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As the resident artist at EcoHealth, I pen verse these days inspired by the specter of future pandemics; for my dissertation at Amerika-Institut of LMU München, where I edit a weekly circular on poetry, I'm anatomizing the prosody of E. A. Robinson's sonnets—I also teach English, tutor composition, and lead a literary circle.

20140428

CXLII


by William Shakespeare

Loue is my ſinne,and thy deare vertue hate,
Hate of my ſinne,grounded on ſinfull louing,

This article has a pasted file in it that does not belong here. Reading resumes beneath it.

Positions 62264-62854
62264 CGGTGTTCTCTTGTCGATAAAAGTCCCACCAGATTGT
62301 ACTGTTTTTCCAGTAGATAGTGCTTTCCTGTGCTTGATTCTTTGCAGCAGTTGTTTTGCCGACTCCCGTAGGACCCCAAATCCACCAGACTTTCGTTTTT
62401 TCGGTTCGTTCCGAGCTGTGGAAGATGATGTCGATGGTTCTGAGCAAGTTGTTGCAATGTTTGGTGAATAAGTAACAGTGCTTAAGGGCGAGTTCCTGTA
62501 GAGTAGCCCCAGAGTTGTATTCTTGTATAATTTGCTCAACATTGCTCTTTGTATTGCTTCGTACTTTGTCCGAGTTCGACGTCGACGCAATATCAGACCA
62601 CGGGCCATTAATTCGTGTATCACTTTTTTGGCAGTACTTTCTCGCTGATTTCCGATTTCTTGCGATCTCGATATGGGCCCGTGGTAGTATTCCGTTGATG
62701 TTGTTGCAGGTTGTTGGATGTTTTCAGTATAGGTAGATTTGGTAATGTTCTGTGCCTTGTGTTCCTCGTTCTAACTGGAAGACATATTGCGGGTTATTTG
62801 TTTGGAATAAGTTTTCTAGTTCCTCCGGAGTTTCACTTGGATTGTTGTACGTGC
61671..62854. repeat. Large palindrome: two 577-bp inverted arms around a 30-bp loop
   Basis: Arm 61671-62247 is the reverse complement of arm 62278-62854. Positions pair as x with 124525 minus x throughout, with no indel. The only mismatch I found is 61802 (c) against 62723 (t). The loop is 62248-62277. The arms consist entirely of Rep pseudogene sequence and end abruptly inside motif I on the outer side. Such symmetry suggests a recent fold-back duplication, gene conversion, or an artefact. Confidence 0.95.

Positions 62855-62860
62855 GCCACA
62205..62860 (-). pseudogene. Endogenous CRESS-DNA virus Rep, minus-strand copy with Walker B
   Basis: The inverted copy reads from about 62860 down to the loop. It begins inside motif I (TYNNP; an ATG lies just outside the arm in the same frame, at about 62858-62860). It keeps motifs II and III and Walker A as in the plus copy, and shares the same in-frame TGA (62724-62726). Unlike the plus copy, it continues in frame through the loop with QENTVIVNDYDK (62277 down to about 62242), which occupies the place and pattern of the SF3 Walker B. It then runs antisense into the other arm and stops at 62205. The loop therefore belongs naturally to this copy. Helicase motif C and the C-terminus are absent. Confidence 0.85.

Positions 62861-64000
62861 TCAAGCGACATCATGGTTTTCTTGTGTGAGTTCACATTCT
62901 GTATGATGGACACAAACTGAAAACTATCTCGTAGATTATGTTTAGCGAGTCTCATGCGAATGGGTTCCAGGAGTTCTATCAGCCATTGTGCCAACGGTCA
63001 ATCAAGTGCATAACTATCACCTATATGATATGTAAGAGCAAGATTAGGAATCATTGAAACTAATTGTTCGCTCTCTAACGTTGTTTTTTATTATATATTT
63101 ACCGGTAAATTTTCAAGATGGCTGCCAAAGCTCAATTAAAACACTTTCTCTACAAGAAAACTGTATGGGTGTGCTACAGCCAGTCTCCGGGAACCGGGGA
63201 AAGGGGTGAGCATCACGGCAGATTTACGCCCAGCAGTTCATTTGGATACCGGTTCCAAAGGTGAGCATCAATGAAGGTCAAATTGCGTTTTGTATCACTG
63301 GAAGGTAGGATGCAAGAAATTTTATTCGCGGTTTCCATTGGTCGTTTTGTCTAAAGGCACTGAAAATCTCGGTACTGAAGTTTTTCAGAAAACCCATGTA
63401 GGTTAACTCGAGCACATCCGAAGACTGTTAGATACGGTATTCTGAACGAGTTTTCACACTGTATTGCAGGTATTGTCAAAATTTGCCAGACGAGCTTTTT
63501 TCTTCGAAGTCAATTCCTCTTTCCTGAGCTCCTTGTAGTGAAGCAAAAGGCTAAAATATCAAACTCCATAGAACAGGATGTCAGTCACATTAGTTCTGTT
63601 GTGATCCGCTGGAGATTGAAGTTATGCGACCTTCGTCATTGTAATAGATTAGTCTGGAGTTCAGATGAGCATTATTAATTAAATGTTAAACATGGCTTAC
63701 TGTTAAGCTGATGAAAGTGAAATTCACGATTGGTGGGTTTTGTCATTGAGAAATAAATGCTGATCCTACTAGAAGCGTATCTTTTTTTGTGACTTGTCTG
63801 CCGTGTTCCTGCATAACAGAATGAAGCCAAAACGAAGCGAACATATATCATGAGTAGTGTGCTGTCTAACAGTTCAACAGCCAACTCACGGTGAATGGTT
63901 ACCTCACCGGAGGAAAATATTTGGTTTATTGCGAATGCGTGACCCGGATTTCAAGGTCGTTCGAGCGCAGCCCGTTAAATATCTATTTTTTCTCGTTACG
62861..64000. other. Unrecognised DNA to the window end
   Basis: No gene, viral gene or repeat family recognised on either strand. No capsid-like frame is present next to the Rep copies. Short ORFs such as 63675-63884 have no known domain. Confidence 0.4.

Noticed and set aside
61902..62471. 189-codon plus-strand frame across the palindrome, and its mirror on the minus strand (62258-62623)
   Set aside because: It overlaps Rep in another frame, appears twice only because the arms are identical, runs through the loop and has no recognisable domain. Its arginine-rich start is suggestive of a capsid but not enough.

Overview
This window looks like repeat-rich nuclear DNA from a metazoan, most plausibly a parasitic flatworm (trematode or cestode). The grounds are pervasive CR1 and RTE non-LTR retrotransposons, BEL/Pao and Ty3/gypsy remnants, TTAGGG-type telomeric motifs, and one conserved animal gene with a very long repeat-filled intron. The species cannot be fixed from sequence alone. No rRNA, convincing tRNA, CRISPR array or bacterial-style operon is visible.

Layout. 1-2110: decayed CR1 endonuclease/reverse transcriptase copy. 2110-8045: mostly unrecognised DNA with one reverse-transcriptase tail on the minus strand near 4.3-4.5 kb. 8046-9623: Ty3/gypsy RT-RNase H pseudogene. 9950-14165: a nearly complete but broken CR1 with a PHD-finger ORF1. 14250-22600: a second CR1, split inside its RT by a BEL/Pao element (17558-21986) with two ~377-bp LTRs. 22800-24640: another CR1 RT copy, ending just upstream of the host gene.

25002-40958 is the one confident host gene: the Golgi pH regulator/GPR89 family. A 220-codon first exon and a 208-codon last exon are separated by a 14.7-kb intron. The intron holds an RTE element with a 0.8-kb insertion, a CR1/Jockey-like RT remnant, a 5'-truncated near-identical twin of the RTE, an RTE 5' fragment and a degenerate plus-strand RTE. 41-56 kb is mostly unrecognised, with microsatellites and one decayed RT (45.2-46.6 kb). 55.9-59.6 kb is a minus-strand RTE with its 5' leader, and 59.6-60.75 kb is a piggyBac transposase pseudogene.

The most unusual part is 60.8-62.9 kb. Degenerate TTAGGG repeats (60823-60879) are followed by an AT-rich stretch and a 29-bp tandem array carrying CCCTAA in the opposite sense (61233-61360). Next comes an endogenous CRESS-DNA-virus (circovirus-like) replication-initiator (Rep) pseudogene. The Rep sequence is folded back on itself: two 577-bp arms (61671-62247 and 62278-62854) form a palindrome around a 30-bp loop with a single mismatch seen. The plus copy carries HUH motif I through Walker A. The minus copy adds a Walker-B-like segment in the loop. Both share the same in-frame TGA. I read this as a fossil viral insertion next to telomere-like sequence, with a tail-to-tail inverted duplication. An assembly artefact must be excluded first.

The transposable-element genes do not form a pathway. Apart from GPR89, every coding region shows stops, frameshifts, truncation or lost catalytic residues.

O but with mine, compare thou thine owne ſtate,
And thou ſhalt finde it merrits not reproouing,
Or if it do,not from thoſe lips of thine,
That haue prophan'd their ſcarlet ornaments,
And ſeald falſe bonds of loue as oft as mine,
Robd others beds reuenues of their rents.
Be it lawfull I loue thee as thou lou'ſt thoſe,
Whome thine eyes wooe as mine importune thee,
Roote pittie in thy heart that when it growes,
Thy pitty may deſerue to pittied bee.
      If thou dooſt ſeeke to haue what thou dooſt hide,
      By ſelfe example mai'ſt thou be denide. 


Note:  A recitation can be heard here.

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